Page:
Printing photos can sometimes be trickier than you think. You know how it goes, you’ve made beautiful photos with your telephone or digital camera, but when you order prints and get them delivered at home, they don’t look as you had expected. Of course that’s not what you want. In this blog post, I’ll help you to better understand the aspect ratios of digital images, the different formats in which you can order prints and how you can prevent that somebody’s head (or in our case, a giraffe) gets cut off in your prints.
Printing photos then and now, what’s difference
In the past we took photos with an analogue camera and brought the roll of film back to the store to be developed. These photos were always printed in the same format: 10 x 15 cm (so always with an aspect ratio of 2:3).
This way the photos also automatically fit in the pages of photo albums that had 10 x 15 cm pockets.
In other words, what you saw through the viewfinder when you took the photo was the same as what you would get later after having the photo developed in the store.
But times have changed. Nowadays we take pictures with a digital camera or with our smartphone (which often has an aspect ratio of 4:3) and we have more choices in what to do with the pictures: framed prints, wall decorations, a mosaic wall …
Why is my image cropped?
What your image turns out looking like depends on the size and the proportions of your photo. What do you consider the most important for your photo: do you want to retain the original format or would you like to have the image printed in, perhaps, panoramic format?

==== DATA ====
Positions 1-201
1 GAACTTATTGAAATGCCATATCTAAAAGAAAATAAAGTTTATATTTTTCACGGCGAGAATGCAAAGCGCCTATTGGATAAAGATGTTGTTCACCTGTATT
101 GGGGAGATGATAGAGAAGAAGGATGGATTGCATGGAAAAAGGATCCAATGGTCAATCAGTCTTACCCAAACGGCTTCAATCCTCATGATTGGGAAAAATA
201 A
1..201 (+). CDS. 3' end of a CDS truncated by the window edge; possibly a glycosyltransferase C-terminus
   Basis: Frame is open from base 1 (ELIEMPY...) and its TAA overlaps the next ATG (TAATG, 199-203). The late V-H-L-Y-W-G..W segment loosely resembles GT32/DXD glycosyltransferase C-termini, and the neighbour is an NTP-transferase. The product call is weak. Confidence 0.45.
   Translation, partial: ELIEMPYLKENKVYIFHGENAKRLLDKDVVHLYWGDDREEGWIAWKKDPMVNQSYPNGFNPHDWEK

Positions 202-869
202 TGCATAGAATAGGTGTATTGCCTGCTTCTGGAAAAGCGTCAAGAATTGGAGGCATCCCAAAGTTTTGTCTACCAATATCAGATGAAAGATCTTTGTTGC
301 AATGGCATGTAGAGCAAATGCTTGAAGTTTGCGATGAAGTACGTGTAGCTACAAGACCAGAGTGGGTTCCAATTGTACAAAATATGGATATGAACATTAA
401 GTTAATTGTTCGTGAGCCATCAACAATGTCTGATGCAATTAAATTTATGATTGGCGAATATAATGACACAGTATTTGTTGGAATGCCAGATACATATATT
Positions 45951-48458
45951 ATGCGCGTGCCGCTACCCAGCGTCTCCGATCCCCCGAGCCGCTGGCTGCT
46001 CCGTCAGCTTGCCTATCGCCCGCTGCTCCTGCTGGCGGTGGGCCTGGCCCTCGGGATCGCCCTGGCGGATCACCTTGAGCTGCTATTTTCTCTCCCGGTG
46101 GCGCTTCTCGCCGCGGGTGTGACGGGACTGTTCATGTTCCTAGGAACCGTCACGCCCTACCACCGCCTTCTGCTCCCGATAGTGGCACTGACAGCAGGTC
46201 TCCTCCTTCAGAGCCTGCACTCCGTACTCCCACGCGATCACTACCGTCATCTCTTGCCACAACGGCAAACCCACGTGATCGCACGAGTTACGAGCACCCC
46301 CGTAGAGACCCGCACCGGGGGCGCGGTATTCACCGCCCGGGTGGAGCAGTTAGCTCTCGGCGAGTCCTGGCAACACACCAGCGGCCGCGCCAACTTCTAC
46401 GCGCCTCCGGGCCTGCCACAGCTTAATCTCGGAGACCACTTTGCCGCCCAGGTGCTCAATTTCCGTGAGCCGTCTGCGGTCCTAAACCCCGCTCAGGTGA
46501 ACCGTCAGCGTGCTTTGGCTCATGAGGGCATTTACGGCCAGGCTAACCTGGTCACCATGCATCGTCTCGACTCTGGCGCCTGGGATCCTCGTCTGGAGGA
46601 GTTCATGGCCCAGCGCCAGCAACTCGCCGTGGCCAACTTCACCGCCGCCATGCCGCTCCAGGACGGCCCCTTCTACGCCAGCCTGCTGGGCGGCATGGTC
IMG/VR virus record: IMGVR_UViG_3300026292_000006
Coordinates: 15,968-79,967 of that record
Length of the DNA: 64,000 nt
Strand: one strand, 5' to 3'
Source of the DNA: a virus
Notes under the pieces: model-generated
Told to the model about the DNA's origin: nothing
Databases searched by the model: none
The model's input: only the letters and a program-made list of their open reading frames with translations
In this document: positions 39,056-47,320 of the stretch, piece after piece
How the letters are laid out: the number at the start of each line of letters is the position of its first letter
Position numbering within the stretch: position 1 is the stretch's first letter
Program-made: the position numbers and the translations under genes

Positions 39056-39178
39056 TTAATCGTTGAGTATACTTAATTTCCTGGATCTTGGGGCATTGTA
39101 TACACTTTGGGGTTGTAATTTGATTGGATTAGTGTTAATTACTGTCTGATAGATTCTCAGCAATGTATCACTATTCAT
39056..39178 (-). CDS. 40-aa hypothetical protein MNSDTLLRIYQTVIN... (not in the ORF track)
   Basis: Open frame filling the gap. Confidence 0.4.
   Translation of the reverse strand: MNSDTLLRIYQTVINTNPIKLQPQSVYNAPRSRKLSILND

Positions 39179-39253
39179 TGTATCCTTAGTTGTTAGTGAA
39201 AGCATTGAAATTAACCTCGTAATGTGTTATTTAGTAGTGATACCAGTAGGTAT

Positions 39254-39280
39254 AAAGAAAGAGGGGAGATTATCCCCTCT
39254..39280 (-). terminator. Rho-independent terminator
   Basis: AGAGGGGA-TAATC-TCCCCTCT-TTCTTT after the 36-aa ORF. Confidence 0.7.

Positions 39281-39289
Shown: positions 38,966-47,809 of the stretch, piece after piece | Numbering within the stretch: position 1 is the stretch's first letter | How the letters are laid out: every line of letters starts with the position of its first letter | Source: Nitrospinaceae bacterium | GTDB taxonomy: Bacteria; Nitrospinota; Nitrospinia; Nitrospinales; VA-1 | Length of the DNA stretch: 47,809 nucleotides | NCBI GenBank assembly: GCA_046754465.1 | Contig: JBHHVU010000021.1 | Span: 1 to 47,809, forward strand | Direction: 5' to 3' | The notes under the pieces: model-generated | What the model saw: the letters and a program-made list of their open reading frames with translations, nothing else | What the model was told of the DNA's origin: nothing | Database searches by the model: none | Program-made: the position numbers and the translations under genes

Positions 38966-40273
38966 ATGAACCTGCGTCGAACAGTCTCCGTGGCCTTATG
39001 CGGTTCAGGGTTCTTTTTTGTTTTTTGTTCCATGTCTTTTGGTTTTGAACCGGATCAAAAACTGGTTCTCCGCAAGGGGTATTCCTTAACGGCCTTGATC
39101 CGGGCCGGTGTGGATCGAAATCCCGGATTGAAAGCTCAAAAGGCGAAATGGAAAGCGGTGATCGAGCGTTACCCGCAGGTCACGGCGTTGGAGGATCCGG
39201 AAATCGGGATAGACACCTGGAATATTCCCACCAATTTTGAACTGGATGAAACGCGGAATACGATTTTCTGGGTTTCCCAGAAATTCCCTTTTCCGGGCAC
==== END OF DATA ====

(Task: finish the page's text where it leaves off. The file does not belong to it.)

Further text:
When you have a photo printed, you have two options:
- You choose the same proportions as your image file: landscape (3:2 or 4:3), square, panoramic …
- You crop the photo according to the proportions in which you want it to be printed.
Using the photo of the giraffe, I’ll explain a bit more about what I mean. This is our photo:
What part of the photo can be cropped out?
Let’s assume that you want to print this photo as a traditional image in the format 10 x 15 cm (aspect ratio 2:3). The image file with the giraffe is square and therefore it has an original aspect ratio of 1:1 (both edges of your image are of equal length). This means that a part of the photo will be cropped out.
When you want to print an image in a different aspect ratio than the original file, the image will be automatically cropped an equal amount on the top and the bottom (or left and right in the case of a vertically oriented print). Below you can see how the photo of the giraffe would be cropped if you do not make your own cropping choice: in this case the giraffe loses its head.
But you can also decide for yourself what you think is most important in your photo and move the selection frame accordingly. If you have an image with the most important part at the top, you can reposition the selection frame until the image that you want to print is inside the lines.
And it’s the same way with digital photos that have an aspect ratio of 4:3 (as a print, 10 x 13 cm). If you want to order it in a 3:2 format such as 10 x 15 cm, then this is only possible if you crop out a part of the photo, otherwise you will get a distorted image.
I do not want to crop the picture but I still want to print it with a different aspect ratio